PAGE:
Rosenberg says this was created with the three pillars of people, brands and experience in mind. “I feel that everyone can relate to the fact that, when go somewhere, you may have a nice meal but it is the experience that you walk away with that will leave you fulfilled. So, all the spaces that we have built relate to the experiential, of getting out of our homes which is a privilege these days.”
For Rosenberg, this is the most exciting aspect of The Arch. While it is anchored by the high tech flagship SMG dealership that is filled with the most aspirational of vehicles, it also reflects an almost rebellious streak and a design ethic that features everything from high end vintage to street art.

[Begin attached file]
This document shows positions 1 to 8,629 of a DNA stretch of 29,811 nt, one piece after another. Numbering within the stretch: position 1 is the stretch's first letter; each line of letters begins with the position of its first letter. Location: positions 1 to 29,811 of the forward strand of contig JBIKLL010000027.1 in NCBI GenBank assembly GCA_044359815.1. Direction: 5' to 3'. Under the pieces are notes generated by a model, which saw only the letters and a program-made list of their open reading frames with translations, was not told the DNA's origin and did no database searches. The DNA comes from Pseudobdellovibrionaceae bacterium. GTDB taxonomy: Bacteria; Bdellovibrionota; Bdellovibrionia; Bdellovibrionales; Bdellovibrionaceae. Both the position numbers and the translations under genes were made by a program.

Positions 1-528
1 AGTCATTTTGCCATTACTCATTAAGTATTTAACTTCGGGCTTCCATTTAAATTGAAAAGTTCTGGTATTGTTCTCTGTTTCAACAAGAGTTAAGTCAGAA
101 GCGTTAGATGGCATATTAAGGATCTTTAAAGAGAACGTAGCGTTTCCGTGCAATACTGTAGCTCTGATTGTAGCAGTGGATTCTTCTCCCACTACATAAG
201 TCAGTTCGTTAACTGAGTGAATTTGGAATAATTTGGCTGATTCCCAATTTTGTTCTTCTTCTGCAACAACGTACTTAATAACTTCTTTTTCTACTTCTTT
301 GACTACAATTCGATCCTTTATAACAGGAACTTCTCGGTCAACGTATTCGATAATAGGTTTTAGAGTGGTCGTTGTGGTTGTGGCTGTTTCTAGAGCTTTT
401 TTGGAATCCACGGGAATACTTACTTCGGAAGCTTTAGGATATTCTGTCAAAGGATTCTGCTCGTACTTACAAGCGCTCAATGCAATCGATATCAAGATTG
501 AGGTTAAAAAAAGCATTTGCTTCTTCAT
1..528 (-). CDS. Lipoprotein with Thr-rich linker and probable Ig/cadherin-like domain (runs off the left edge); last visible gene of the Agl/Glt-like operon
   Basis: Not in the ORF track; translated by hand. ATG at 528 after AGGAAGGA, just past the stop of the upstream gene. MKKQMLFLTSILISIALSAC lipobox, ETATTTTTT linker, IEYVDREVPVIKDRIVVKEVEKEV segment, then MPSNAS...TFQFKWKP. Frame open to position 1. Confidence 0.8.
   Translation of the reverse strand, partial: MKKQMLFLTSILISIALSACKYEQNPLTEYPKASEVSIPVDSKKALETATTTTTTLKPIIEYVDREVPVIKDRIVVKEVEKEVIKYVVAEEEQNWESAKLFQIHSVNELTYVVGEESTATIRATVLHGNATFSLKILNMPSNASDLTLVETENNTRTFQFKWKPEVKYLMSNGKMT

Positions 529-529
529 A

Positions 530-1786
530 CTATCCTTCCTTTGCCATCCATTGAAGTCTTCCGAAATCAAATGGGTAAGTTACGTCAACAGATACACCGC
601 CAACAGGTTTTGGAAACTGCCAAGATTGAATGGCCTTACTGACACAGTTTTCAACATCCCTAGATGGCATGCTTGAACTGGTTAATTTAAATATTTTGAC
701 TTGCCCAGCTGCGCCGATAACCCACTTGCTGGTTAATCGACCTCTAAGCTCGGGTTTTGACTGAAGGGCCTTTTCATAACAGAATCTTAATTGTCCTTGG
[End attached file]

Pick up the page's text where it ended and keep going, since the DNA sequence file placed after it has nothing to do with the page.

“A few years ago, we could have decided to close in the development and created another mall. But we did our research into the retail market and discovered that there were about 280 eateries in the area As a consumer, you lack brand loyalty if you are spoilt for choice. We don’t destination shop anymore and we felt Durban didn’t have ability to showcase itself – our authenticity, our people, our culture, our flavours and we wanted to do something.
It was difficult in the early days to go to the bank and tell them that there would be no Woolworths or Spar or H&M. They wanted all of those. But we believe firmly in backing people. We felt people were fundamental to the success of our economy. When you look around our city, there are unbelievable men and women and great businesses and we’ve found them!”
The cobbled high street, which leads into an outdoor space called The Yard is fully tenanted with some businesses open and others putting the finishing touches to their carefully thought out stores.